Anne Hutchinson is best known for her role in advancing feminist and religious ideas in the Massachusetts Bay Colony in the early decades of its colonization. Anne was the wife of a prominent merchant and mother of fifteen children. She made a name for herself in challenging the accepted order laid out in her Puritan community.
Anne Hutchinson regularly held meetings in her home with other women in Boston. There, they discussed ideas that challenged the patriarchal elements of her rigid Puritan society. She also challenged several theological tenets of her church and argued that salvation comes from God's grace alone, not through the strict adherence of religious law. Her talks became so popular that soon men were joining her discussions.
This greatly upset the Puritan leadership in Boston. They argued that she was overstepping her bounds as a woman and leading others down this seditious path. Her claims of having directly heard God's message would cause her to be branded as a heretic. As a result, she and her husband were excommunicated and forced to leave the Massachusetts Bay Colony.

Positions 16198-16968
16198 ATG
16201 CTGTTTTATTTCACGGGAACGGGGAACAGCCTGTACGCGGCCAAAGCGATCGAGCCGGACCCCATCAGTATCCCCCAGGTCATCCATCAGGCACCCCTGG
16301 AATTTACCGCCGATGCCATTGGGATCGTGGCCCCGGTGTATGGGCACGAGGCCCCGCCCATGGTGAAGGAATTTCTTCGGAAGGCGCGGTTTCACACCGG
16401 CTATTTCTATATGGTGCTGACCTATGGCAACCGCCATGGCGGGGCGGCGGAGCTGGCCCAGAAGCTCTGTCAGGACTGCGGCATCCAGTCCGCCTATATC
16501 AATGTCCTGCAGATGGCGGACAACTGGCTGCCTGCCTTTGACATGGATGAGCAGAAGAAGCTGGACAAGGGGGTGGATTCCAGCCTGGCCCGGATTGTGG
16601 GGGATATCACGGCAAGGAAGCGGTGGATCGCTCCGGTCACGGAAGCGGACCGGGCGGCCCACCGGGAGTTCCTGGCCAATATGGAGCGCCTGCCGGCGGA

Today, Anne Hutchinson is remembered as one of the first feminists in what would become the United States. Through the lens of history, Anne Hutchinson has become known as someone set on disrupting a social order that was oppressive to women. She has come to be viewed as an assertive woman who made herself a public presence in a heavily patriarchal society. Furthermore, since religion and the government were one and the same in New England during the 17th century, she has become known as a champion of religious liberty and the separation of church and state.